Is Surgery Right for Me?
Research supports the benefits of weight-loss surgery for those who meet the following criteria:
- Body mass index (BMI) of 40 or more
- BMI between 35 and 39 diagnosed with morbid obesity and related health conditions such as Type 2 diabetes, obstructive sleep apnea, high blood pressure, osteoarthritis and other obesity-related conditions
- More than 100 pounds over ideal body weight
- Unable to achieve a healthy body weight for a sustained period of time, even through medically supervised dieting
- Age 18-55
- Willingness to make lifestyle changes and eating habits
- Commitment to behavior modification, support groups and long-term follow up
Pathway to Surgery
Bariatric surgery is an important decision to make – and we’re here to help. We recommend taking the following steps when considering surgery:
1. Attend a free online informational seminar
Our online seminars are free and open to all. They’ll provide you with details about weight-loss surgery and the Carle Bariatrics program. One of our surgeons will describe the procedures, the medical effects of untreated obesity and the lifestyle changes that come with surgery.
2. Schedule an appointment with a Carle bariatric surgeon
Call (217) 902-2100 to schedule a time to meet with our team and start your weight-loss journey.
3. Verify your insurance requirements
Although a staff member will review and verify your insurance carrier’s requirements when you schedule your first appointment, it is important to know how your coverage works beforehand. Insurance coverage varies for weight-loss procedures. Please contact your insurance carrier to determine if your weight-loss surgery will be covered. Our team will work with Carle Financial Services to help answer questions and provide guidance as you work with your carrier. For questions, call (217) 902-2100.
Additional Carle Resources
The most common gastric bypass surgery performed in the U.S. First, our expert care team creates a small stomach pouch by stapling part of the stomach together or by vertical banding. This limits how much food you can eat. Next, a Y-shaped section of the small intestine is attached to the pouch to allow food to bypass the duodenum as well as the first portion of the jejunum, causing a reduction in calorie and nutrient absorption. Our care teams use a laparoscope (a thin telescope-like instrument for viewing inside the abdomen) in some cases, which involves using small incisions and generally has a quicker recovery time.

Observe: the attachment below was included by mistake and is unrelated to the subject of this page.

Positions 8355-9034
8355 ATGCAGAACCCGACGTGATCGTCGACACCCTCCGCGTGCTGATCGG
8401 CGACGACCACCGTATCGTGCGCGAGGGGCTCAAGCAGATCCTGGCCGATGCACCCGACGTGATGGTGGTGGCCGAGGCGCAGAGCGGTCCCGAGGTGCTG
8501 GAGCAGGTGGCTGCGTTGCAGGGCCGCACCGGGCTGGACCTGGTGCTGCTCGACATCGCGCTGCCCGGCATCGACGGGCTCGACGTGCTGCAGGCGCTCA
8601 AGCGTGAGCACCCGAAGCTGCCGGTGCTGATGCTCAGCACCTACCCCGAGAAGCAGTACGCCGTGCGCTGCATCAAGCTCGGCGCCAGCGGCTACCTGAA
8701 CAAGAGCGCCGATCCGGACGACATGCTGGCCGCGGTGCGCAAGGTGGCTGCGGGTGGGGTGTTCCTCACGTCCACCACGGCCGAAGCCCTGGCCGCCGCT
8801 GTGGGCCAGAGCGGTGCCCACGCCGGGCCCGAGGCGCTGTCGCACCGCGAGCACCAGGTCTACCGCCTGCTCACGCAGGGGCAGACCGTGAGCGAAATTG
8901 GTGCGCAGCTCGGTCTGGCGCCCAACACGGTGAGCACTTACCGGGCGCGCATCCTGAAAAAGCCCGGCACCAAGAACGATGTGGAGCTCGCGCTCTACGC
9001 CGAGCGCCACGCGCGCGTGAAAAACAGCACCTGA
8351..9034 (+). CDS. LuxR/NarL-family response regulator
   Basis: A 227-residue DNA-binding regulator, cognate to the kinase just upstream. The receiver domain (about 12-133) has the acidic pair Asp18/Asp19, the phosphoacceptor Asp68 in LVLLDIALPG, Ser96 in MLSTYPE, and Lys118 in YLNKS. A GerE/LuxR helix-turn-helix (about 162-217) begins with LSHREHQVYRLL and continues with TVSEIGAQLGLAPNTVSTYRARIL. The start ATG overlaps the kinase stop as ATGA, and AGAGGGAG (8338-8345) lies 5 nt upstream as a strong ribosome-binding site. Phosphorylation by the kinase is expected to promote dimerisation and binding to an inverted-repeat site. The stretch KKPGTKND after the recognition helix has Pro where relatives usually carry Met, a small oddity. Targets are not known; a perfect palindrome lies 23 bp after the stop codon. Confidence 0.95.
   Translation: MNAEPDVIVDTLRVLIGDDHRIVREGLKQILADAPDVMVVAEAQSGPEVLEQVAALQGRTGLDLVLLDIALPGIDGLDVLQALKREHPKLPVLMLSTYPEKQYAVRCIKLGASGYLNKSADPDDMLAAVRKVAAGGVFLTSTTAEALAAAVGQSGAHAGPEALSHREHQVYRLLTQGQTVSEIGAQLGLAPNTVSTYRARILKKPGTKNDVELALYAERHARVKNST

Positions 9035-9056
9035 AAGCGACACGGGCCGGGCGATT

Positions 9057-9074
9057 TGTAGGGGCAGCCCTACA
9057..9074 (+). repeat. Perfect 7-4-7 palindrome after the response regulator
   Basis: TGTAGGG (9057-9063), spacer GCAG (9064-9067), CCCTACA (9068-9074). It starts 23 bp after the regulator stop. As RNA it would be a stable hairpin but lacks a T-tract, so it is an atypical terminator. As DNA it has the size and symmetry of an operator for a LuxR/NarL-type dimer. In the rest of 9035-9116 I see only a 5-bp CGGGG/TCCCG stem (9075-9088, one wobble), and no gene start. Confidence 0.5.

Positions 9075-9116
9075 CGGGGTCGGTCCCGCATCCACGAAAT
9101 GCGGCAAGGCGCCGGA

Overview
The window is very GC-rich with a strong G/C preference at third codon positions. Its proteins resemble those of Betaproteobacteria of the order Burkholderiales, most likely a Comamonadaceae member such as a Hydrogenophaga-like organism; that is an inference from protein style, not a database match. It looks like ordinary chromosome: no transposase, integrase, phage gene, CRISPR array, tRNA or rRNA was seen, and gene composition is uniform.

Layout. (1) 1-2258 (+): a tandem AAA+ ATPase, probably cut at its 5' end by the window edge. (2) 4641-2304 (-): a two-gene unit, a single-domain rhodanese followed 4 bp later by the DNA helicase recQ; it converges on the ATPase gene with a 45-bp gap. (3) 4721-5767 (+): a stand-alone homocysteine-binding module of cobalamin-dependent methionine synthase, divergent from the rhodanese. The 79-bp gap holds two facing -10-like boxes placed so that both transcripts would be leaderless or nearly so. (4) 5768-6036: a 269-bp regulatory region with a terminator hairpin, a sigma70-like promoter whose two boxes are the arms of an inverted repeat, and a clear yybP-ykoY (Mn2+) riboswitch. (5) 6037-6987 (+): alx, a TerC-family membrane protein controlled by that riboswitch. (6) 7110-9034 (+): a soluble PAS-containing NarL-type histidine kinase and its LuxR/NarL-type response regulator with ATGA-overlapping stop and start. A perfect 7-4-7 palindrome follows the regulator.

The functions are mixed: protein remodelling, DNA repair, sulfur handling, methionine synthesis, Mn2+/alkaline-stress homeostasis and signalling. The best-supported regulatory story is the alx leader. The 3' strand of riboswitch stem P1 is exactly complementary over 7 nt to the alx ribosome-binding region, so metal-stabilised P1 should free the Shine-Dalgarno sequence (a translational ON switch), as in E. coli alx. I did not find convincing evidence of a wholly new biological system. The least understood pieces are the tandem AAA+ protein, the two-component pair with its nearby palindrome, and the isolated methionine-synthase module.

Laparoscopic Gastric Bypass
A gastric bypass is performed by introducing a laparoscope through small abdominal incisions. The entire operation is performed "inside" the abdomen and special stapling instruments are used to create a new small stomach pouch. The remainder of the stomach is not removed (99 percent), but is completely stapled shut and divided from the new small stomach pouch. This process allows for faster recovery.
Adjustable gastric banding limits food intake by placing a constricting ring completely around the stomach below the junction of the stomach and esophagus. The small gastric pouch (the size of a golf ball) restricts the amount of food that can be consumed during a meal. Ingested food passes through the digestive tract in the usual order, allowing it to be fully absorbed into the body.
Laparoscopic Sleeve Gastrectomy
This type of restrictive weight-loss involves the reduction of the size of the stomach to about 60 cc in volume. As a result, patients feel full after a smaller portion of food, and therefore lose weight due to lower food intake. There are also significant effects on the hunger mechanisms with this method that lead to greater weight loss with the sleeve gastrectomy than with just a small stomach pouch. Hunger is decreased because there is a reduced capacity to produce Ghrelin, a substance that plays a role in how you feel and relieve hunger. Weight loss with the sleeve gastrectomy ranges from 55 to 70 percent of excess body weight, depending on your circumstances.